innuendo

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innuendo

n. from Latin innuere, "to nod toward." In law it means "an indirect hint." "Innuendo" is used in lawsuits for defamation (libel or slander), usually to show that the party suing was the person about whom the nasty statements were made or why the comments were defamatory. Example: "the former Mayor is a crook," and Joe Alabaster is the only living ex-Mayor, thus by innuendo Alabaster is the target of the statement; or "Joe Alabaster was paid $100,000 by the Hot Springs Water Company," when it was known that Hot Springs was bucking for a contract with the city. The innuendo is that Alabaster took a bribe. (See: defamation, libel, slander)

Copyright © 1981-2005 by Gerald N. Hill and Kathleen T. Hill. All Right reserved.

innuendo

see DEFAMATION.
Collins Dictionary of Law © W.J. Stewart, 2006

INNUENDO, pleading. An averment which explains the defendant's meaning by reference to antecedent matter. Salk. 513; 1 Ld. Raym. 256; 12 Mod. 139; 1 Saund. 243. The innuendo is mostly used in actions for slander. An innuendo, as, "he the said plaintiff meaning," is only explanatory of some matter expressed; it serves to apply the slander to the precedent matter, but cannot add or enlarge, extend, or change the sense of the previous words, and the matter to which it alludes must always appear from the antecedent parts of the declaration or indictment. 1 Chit. Pl. 383; 3 Caines' Rep. 76; 7 Johns. R. 271; 5 Johns. R. 211; 8 Johns. R. 109; 8 N. H. Rep. 256.
     3. It is necessary only when the intent may be mistaken, or when it cannot be collected from the libel or slander itself. Cowp. 679; 5 East, 463.
     4. If the innuendo materially enlarge the sense of the words it will vitiate the declaration or indictment. 6 T. R. 691; 5 Binn. 218; 5 Johns. R. 220; 6 Johns. R. 83; 7 Johns. Rep. 271. But when the new matter stated in an innuendo is not necessary to support the action, it may be rejected as surplusage. 9 East, R. 95; 7 Johns. R. 272. Vide, generally, Stark. on Slan. 293; 1 Chit. Pl. 383; 3 Chit. Cr. Law, 873; Bac. Ab. Slander, R; 1 Saund. 243, n. 4; 4 Com. Dig. 712; 14 Vin. Ab. 442; Dane's Ab. Index, h. t.; 4 Co. 17.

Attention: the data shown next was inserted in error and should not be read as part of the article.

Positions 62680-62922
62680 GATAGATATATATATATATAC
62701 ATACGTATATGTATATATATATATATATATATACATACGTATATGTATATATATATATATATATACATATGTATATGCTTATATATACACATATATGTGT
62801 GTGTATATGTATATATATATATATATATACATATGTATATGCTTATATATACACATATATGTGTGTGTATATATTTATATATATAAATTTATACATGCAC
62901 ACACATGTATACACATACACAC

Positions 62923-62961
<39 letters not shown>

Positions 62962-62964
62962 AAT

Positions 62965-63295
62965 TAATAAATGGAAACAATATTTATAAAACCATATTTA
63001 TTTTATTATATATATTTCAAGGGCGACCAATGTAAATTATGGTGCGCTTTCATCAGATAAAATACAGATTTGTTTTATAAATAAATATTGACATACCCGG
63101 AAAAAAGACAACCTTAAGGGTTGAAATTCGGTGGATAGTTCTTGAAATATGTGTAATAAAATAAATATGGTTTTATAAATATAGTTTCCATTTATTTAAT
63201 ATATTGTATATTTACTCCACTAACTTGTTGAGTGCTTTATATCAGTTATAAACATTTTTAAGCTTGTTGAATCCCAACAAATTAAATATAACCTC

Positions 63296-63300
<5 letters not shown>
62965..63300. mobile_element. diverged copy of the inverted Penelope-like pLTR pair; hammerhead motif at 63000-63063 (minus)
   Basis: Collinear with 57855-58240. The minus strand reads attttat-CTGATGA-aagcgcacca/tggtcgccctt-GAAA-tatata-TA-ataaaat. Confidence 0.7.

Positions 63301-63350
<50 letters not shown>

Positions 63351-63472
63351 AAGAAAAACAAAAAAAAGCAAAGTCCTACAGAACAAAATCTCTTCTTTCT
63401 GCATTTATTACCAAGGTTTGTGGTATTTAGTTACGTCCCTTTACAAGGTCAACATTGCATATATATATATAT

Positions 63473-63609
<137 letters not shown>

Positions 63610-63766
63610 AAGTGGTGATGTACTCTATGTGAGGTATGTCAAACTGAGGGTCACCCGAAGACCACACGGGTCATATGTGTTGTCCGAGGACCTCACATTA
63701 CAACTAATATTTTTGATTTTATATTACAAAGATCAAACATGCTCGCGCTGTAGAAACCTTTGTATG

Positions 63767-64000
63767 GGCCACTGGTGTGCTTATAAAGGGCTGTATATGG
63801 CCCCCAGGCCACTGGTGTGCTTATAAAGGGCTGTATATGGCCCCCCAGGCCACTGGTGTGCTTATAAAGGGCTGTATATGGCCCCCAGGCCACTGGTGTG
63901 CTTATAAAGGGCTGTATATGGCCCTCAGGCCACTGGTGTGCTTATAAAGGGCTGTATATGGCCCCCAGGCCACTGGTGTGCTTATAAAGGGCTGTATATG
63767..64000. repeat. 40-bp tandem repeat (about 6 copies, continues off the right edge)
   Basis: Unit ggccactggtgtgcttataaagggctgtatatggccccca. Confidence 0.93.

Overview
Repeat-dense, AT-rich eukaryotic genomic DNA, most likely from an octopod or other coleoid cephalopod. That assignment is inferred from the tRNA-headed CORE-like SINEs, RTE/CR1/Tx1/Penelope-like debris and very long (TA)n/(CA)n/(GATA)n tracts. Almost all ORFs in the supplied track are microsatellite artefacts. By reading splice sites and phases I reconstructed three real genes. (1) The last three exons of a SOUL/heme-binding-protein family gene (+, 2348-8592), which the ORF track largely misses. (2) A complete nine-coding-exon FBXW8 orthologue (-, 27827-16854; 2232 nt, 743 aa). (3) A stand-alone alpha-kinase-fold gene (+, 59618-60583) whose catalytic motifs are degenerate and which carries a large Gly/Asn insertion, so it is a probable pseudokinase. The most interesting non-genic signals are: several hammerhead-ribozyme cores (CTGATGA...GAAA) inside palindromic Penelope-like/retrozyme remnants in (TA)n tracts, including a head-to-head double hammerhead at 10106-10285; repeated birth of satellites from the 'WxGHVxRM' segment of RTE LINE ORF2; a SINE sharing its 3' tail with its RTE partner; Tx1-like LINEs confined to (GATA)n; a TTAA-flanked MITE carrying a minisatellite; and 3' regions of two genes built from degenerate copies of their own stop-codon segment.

A Law Dictionary, Adapted to the Constitution and Laws of the United States. By John Bouvier. Published 1856.
References in periodicals archive ?
In the second Craftsman trial (1731), Lord Chief Justice Raymond argued expressly that innuendoes no longer functioned simply to clarify identities previously specified in the information, but that the court had the prerogative to ascribe whatever "constructions" it pleased.
Until the passage of Fox's Libel Law in 1792, it was the jury's responsibility merely to determine the "facts" of publication (whether a particular author or printer had actually produced the work in question), and whether ambiguous descriptions (innuendoes) actually referred to the persons mentioned.
The more perceptive readers will pick up on the subtle innuendoes. Some may do research on the London Blitz and learn more about "...
"The gossip and rumors and innuendoes in the chat rooms and forums on the World Wide Web are threatening to ruin the reputations of people and companies who cannot defend themselves simply because they don't know what's being said.
So cute, their denigratory innuendoes! Her nuns "wander around" the famous Home for the Dying, "stabbing" people with needles, predicting "This one will die," and letting patients who are dying themselves try to help the stricken.
Marines in WW II will have difficulty turning this one off; even though it is not "politically correct" by today's standards with some appalling ethnic references, profanity, sexual innuendoes, and violence.
I regret to have to say that I was provoked into writing this letter by Mr BG Bubb, (Post, Dec 19 and 21), who seems intent on continuing The Daily Mail smear campaign with his innuendoes against Mrs Blair.
There is some light profanity and there are also some sexual innuendoes, but these are consistent with the time period and setting and are mild compared to much of what is acceptable in today's literature.
Bishop includes just enough shape-changing, sexual situations, and innuendoes to appeal to a YA audience without offending most parents.